View Full Version : Normalizing EMG data

Roger James
07-22-1996, 08:30 AM
Dear Biomch-L colleagues,

A graduate student of mine is working on a thesis and has the need
to collect and analyze EMG information for "normal" individuals and
post-op "ACL" patients. In order to compare muscle activity among
subjects and between groups, the EMG data must be normalized in
order to account for "...individual differences in subcutaneous fat, muscle
geometry, and other variances..." (Soderberg & Cook, 1984). Traditionally,
the criterion used to normalize EMG has been a maximum voluntary
contraction, MVC, of the involved muscles, as suggested by a variety
of sources including Basmajian & DeLuca (1985) and Soderberg &
Cook (1984). While the use of MVCs to normalize EMG data have been
recommended, the MVC value is often difficult to obtain and/or difficult
or inappropriate to relate to the functional activity of interest. In the case
of the current study, we are concerned that post-op ACL patients may not be
able to tolerate the forces involved in a MVC. The question is: are there
criterion values other than MVCs (e.g., a submax contraction at a standardized
workload or effort, etc.) that may be appropriate and that will allow valid and
meaningful comparisons among subjects? A search of the Biomch-L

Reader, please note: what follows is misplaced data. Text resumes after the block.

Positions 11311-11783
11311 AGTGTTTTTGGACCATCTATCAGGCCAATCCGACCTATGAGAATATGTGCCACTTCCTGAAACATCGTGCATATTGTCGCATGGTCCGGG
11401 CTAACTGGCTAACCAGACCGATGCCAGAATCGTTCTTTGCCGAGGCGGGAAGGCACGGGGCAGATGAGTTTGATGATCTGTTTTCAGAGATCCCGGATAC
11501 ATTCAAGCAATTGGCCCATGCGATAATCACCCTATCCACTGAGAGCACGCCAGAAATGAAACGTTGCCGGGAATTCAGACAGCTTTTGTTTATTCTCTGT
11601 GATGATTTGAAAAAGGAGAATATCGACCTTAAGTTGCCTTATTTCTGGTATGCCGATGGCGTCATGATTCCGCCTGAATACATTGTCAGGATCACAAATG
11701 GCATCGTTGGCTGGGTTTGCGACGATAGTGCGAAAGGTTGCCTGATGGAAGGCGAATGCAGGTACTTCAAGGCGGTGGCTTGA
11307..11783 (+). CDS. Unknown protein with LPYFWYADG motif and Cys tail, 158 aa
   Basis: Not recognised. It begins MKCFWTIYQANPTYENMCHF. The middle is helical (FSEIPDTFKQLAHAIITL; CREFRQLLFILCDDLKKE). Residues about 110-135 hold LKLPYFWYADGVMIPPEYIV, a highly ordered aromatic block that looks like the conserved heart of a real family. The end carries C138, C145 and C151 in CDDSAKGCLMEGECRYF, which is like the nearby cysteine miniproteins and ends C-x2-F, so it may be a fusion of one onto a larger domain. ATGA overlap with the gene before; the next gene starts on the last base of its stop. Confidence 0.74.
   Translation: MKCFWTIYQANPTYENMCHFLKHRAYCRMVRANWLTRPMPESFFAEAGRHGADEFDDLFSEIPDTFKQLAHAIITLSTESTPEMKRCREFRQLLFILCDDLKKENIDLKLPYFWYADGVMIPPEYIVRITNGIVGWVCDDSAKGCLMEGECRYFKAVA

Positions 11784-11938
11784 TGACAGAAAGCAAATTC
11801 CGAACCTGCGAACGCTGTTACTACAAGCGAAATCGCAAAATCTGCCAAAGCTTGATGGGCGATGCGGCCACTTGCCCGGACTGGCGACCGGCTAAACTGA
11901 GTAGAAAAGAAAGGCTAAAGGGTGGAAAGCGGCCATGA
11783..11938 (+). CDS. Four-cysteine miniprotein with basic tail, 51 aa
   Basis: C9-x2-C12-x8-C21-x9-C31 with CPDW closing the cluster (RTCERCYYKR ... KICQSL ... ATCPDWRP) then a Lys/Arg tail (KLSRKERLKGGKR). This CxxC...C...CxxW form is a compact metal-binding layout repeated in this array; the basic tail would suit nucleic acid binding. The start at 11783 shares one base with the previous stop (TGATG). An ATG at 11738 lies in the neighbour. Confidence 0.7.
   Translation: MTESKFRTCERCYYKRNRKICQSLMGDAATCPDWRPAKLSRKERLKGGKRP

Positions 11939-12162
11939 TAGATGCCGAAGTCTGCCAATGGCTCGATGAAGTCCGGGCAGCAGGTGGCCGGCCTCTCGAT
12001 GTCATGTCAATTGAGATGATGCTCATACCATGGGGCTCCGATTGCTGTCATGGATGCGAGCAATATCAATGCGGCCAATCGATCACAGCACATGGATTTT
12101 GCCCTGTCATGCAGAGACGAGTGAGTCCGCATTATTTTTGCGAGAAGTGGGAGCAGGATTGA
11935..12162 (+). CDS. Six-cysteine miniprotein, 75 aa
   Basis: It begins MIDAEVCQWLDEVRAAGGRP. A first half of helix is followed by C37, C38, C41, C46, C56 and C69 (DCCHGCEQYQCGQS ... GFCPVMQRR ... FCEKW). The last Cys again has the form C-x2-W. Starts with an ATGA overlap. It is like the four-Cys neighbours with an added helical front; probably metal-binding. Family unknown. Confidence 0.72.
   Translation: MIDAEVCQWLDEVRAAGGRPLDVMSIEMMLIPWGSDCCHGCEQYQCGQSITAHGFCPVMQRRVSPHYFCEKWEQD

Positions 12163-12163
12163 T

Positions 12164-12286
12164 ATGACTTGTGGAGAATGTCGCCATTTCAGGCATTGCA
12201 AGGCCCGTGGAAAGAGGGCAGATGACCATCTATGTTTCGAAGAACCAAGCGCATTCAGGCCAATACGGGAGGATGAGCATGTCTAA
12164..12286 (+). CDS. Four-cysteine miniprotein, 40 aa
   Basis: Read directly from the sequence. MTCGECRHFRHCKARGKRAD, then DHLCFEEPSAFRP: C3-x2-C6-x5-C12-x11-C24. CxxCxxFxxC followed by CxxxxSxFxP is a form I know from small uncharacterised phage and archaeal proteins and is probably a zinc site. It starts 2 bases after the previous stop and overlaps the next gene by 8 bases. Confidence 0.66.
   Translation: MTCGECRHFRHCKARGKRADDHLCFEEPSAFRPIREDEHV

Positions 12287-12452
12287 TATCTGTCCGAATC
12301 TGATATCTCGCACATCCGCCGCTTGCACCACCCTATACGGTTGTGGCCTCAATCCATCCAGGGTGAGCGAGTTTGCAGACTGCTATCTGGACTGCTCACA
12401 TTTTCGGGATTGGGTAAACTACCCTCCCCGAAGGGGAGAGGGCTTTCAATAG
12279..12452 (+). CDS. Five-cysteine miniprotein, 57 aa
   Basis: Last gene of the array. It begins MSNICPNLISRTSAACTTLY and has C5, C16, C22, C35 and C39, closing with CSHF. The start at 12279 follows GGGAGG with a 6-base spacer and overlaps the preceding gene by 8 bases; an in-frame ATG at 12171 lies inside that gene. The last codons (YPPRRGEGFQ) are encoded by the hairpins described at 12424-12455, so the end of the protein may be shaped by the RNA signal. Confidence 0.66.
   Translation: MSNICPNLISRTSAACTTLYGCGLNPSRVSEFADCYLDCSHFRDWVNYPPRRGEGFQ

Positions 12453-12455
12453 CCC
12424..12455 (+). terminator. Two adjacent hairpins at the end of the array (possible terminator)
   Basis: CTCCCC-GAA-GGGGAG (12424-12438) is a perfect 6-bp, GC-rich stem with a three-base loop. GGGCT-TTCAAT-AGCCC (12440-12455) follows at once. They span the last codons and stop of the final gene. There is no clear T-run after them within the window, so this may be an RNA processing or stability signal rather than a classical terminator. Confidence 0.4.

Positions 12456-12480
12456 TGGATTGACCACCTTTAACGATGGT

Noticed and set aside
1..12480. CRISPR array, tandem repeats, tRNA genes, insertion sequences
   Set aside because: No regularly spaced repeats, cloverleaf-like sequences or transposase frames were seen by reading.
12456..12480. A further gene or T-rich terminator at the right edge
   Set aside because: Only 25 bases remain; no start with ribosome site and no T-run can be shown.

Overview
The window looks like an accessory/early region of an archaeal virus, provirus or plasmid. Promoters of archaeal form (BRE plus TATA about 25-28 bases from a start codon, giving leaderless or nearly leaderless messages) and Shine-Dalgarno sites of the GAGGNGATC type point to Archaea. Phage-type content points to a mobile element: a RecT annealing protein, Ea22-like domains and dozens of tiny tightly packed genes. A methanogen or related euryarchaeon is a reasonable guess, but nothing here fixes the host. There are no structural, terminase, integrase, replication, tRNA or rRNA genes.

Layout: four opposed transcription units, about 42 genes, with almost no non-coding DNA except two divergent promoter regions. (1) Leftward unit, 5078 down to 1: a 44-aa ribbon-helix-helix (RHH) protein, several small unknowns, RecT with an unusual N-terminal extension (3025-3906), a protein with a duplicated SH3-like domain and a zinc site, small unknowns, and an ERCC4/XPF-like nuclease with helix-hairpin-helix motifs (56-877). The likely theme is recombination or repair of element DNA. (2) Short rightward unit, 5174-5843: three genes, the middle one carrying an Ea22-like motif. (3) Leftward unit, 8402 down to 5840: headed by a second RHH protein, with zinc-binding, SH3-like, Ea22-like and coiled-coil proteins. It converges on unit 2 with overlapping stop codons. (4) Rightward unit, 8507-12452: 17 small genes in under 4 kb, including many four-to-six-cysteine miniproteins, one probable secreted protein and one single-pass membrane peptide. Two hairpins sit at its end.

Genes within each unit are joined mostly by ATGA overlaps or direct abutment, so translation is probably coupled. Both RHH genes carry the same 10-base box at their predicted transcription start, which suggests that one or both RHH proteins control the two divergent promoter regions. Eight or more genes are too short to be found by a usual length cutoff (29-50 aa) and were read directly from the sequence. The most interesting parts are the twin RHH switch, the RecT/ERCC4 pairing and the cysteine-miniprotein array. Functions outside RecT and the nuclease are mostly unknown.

archives and a perusal of approximately 500 titles available on Medline and
WorldCat have been little help relative to this specific question. Additionally,
the International Society of Electrophysiological Kinesiology (ISEK) EMG
Standards (reprinted in Dainty & Norman, 1987) did not really address the
normalization problem. I welcome the opinions, experiences, and
recommendations of this group and will be happy to post a summary of replies.


Basmajian, J. V. & DeLuca, C. J. (1985). Muscles Alive. Baltimore: Williams
& Wilkins.

Dainty, D. A. & Norman, R. W. (Eds.) (1987). Standardizing Biomechanical
Testing in Sport. Champaign, Illinois: Human Kinetics.

Soderberg, G. L. & Cook, T. M. (1984). Electromyography in Biomechanics.
Physical Therapy, 64(12), 1813-1820.

Thank you in advance!


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:: C. Roger James, Ph.D.
:: Assistant Professor, Biomechanics
:: Department of Health, Physical Education & Recreation
:: and
:: Center for Sports Health & Human Performance
:: Box 43011 Texas Tech University
:: Lubbock, Texas USA 79404-3011
:: (806) 742-3371 Phone
:: (806) 742-1688 FAX
:: Email: uncrj@ttacs.ttu.edu
:: [Find us on the Web--http://www.ttu.edu/~hper]
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